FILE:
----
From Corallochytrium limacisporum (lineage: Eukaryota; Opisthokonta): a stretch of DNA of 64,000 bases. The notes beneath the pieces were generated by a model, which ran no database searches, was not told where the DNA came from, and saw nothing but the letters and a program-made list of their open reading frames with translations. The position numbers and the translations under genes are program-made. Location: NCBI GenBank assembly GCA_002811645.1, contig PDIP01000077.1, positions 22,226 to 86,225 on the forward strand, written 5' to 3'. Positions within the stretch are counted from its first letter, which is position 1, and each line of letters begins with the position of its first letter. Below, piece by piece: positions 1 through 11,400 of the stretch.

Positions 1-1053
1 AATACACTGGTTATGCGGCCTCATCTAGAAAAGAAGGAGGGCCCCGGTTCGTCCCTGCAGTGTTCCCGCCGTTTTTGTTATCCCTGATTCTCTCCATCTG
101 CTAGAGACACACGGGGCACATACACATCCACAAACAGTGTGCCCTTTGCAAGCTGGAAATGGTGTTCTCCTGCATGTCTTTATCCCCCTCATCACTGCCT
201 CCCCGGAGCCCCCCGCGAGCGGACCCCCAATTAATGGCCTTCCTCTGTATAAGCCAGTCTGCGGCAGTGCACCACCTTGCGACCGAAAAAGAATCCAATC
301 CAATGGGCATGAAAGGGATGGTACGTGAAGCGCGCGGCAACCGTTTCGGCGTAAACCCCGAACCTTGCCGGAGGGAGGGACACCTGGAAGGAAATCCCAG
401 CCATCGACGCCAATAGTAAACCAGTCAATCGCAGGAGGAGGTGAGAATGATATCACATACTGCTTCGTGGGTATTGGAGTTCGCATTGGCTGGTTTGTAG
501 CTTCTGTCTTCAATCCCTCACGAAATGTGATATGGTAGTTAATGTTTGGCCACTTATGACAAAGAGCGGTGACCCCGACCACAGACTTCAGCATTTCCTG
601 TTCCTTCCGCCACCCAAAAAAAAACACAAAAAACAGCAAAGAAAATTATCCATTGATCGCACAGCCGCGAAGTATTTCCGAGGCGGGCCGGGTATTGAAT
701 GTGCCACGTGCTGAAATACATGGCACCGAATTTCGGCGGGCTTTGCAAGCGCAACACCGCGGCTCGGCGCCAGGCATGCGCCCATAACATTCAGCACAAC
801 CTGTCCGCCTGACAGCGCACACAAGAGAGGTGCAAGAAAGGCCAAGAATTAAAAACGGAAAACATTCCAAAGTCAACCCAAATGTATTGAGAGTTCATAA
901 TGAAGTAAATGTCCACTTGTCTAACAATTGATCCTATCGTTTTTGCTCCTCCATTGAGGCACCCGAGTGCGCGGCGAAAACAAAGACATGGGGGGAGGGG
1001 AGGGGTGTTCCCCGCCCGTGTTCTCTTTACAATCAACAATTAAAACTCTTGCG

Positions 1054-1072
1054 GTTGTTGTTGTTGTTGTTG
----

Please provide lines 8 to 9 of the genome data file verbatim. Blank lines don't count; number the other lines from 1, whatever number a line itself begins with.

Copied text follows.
501 CTTCTGTCTTCAATCCCTCACGAAATGTGATATGGTAGTTAATGTTTGGCCACTTATGACAAAGAGCGGTGACCCCGACCACAGACTTCAGCATTTCCTG
601 TTCCTTCCGCCACCCAAAAAAAAACACAAAAAACAGCAAAGAAAATTATCCATTGATCGCACAGCCGCGAAGTATTTCCGAGGCGGGCCGGGTATTGAAT